Plumbing company’s executive director Bill Lee is approaching the gubernatorial offer

CLARKSVILLE, Tennessee (AP) – Bill Lee, executive director of the plumbing company, says he’s about to enter the Tennessee governor’s race.

The Franklin businessman has reportedly toured the state and met with Republican leaders. While formal announcement may be weeks away, Lee says he wants to be in the race “sooner rather than later”.

Lee is the chairman of the Lee Co. founded by his grandfather. The company’s services include plumbing, electrical and HVAC systems for residential, commercial and government customers. Lee said he wants voters to know that he is “a normal guy.”

“I have a plumber’s license, I raise cattle and show livestock, I clean barns, I clean stables,” he said. “I’m a normal person who happens to own and run a large company and have CEO experience.”

“This is all about leadership and leadership around meaningful, focused work, and I started having public service conversations,” Lee told the newspaper. “Ultimately, I just said what it would be like to wake up in the morning instead of thinking about how to improve the lives of 1,100 Lee Company employees, how can I improve the lives of 6.5 million people?”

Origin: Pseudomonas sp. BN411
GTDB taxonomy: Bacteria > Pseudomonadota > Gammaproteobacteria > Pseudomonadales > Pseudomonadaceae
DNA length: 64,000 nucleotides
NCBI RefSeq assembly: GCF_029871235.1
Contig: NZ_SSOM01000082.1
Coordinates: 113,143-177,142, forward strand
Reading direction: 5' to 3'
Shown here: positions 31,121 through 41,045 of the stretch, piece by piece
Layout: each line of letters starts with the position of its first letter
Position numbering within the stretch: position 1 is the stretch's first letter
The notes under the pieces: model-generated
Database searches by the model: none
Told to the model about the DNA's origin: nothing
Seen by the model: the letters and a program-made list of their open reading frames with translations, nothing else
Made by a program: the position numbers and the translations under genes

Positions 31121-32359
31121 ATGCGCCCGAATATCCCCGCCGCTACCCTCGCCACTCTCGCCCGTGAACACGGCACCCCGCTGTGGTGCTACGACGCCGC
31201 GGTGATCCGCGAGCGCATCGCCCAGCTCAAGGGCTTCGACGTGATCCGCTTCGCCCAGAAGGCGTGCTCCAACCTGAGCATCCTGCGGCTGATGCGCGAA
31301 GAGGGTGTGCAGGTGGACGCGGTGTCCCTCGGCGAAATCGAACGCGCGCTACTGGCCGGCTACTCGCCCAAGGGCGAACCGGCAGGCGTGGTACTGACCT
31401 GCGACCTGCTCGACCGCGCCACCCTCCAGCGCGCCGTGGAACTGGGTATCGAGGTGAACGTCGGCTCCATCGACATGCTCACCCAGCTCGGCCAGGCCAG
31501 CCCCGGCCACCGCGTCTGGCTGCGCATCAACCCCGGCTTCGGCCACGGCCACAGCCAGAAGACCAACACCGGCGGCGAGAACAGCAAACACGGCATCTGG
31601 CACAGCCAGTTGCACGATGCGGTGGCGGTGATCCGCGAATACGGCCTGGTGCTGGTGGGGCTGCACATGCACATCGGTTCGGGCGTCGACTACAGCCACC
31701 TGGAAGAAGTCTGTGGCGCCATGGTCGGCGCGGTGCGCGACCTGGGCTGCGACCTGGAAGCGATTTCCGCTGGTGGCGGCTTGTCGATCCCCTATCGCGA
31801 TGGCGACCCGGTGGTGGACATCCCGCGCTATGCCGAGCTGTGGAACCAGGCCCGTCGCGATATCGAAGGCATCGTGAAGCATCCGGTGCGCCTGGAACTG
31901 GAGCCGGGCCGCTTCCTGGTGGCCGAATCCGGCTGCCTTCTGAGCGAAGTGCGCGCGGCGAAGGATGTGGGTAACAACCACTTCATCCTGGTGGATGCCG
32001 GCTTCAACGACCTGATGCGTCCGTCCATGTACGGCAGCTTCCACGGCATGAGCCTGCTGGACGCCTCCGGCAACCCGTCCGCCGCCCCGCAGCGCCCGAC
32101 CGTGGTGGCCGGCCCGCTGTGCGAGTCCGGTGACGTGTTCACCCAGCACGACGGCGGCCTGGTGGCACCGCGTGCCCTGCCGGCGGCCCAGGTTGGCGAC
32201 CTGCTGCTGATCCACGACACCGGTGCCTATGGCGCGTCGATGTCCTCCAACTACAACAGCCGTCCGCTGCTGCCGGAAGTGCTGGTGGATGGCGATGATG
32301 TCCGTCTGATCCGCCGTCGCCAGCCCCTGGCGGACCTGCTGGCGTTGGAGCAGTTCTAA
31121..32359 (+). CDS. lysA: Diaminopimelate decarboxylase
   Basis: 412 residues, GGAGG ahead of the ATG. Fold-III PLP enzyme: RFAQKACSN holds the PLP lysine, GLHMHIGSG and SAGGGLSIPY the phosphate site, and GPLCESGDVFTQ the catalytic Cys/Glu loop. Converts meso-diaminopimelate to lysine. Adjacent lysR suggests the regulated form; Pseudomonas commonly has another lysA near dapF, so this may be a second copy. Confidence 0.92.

Lee described himself as a “very socially conservative guy who is good at business”. He said his top priorities are jobs, education and public safety, but acknowledged that his inexperience in politics could represent a steep learning curve.

On specific political issues, Lee said he doesn’t try to dodge on issues, “but I just say, ‘Gosh, I don’t know if I would do this or that.'”

Several Republican candidates are expected to join the field to succeed temporary Governor Bill Haslam next year, though businessman Randy Boyd and State Senator Mark Green are the only ones to make it official so far. And Green’s candidacy could be short-lived should he join President Donald Trump’s administration.

Other potential GOP candidates include Senator Mae Beavers of Mt. Juliet, US MP Diane Black of Gallatin, former State Representative Joe Carr of Murfreesboro, Speaker of the House Beth Harwell of Nashville, and Senate Majority Leader Mark Norris of Collierville .

“I just think Tennessee could be better,” said Lee. “Until everyone reaps the benefits of who we are as a state and feels that we are in a good position, we have to keep going.”

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